Opposition to economic liberalization has intensified since the late 1990s, with Latin America often standing at the forefront of new social and political movements that challenge market globalization. The revival of social protest and populist or leftist political alternatives has shattered the technocratic consensus around neoliberal policies in the region. By demanding an expanded set of social citizenship rights, these movements are also contesting the terms under which popular sectors were reincorporated politically under the new democratic regimes of the 1980s. This “second” historical process of mass political incorporation differs in fundamental ways from that associated with the process of labor incorporation in the first half of the twentieth century. It is marked by a more pluralistic set of social subjects, a more decentralized organizational structure, and more fluid patterns of institutional development. Existing scholarship often fails to explain variation in the patterns of social and political mobilization, due to both methodological and theoretical limitations—in particular, a tendency to focus on outcomes with little variation on the dependent variable, and a failure to engage theoretically with the literature on social fragmentation and demobilization. There is thus a need to problematize the process of mobilization by conducting more rigorous comparative research on a broader range of social responses to market liberalization.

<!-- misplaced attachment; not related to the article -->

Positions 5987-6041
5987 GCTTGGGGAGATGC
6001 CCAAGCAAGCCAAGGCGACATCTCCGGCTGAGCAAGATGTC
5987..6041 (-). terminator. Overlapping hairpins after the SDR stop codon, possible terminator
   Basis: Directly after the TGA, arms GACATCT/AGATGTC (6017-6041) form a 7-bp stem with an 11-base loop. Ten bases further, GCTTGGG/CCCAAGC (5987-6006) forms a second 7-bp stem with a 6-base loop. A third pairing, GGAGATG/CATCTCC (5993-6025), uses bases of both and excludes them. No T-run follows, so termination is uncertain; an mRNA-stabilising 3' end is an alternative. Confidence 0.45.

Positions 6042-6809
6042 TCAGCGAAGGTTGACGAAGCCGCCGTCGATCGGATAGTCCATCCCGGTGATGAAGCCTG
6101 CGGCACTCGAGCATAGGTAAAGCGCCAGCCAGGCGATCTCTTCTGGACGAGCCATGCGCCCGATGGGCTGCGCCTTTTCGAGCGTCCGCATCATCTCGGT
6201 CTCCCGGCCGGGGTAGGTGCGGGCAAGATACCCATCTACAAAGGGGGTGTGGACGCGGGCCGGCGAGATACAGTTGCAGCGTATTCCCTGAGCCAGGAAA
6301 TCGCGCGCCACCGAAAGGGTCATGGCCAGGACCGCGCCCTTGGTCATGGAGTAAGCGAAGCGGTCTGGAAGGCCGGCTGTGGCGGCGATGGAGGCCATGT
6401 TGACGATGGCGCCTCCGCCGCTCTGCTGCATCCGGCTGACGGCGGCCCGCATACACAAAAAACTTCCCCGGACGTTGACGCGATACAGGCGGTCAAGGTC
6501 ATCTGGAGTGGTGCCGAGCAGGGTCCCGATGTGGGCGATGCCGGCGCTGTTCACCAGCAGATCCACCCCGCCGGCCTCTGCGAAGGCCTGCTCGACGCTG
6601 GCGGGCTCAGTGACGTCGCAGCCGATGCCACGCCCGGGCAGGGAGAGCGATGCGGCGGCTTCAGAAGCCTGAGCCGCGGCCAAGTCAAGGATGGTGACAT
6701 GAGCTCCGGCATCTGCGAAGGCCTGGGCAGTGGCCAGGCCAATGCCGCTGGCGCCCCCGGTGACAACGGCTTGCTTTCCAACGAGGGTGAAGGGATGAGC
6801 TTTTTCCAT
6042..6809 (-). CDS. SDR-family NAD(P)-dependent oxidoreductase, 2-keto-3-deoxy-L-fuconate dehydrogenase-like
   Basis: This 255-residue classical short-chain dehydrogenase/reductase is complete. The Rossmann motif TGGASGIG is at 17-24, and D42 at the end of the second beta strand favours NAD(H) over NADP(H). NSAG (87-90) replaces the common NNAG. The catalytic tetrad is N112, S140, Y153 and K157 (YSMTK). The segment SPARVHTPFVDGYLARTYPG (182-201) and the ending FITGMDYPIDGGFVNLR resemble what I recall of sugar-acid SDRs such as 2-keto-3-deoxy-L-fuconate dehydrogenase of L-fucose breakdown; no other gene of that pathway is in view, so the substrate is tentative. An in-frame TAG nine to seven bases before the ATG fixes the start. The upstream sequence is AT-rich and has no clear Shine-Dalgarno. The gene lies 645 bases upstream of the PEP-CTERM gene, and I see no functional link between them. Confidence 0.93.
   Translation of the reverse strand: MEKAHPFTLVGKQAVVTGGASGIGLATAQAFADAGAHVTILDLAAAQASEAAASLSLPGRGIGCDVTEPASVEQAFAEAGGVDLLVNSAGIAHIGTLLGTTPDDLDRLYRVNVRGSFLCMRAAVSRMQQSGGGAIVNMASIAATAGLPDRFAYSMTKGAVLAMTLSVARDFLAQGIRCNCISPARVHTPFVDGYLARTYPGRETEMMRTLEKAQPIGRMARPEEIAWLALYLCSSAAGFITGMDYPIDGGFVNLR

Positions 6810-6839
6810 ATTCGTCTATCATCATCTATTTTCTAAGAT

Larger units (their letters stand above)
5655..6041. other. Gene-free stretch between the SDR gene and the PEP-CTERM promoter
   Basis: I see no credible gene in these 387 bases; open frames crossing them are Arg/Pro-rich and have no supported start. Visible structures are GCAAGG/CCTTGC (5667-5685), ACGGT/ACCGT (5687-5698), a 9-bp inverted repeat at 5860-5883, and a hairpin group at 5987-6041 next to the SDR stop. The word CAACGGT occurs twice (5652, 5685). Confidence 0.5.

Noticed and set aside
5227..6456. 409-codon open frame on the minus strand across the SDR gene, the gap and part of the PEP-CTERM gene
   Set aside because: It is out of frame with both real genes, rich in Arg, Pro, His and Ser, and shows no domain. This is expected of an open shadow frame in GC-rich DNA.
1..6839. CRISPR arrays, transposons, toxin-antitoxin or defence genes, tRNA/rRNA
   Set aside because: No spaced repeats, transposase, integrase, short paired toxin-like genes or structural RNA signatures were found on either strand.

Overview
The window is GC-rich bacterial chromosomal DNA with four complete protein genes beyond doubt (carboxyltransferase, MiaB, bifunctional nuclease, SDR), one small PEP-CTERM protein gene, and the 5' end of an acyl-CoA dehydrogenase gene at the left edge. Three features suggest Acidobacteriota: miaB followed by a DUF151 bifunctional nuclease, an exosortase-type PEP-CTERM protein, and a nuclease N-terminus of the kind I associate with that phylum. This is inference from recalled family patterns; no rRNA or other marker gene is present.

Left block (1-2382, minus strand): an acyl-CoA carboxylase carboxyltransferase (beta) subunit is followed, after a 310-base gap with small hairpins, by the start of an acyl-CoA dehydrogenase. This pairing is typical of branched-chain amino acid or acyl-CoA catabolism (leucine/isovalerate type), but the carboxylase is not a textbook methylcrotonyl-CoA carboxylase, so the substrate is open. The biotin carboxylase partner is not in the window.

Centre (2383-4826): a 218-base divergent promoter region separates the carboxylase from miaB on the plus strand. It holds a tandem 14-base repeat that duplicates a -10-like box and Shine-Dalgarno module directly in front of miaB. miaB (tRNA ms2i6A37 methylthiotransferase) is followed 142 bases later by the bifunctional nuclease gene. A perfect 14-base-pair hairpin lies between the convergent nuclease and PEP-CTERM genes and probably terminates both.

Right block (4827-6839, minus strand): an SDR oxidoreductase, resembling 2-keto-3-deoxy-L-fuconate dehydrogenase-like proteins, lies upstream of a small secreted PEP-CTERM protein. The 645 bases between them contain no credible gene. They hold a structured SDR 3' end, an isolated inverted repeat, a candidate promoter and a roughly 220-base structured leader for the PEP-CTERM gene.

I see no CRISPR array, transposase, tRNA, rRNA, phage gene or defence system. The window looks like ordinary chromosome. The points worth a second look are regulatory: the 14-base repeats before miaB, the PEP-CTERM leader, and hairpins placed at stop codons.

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  • Article Type: Review Article
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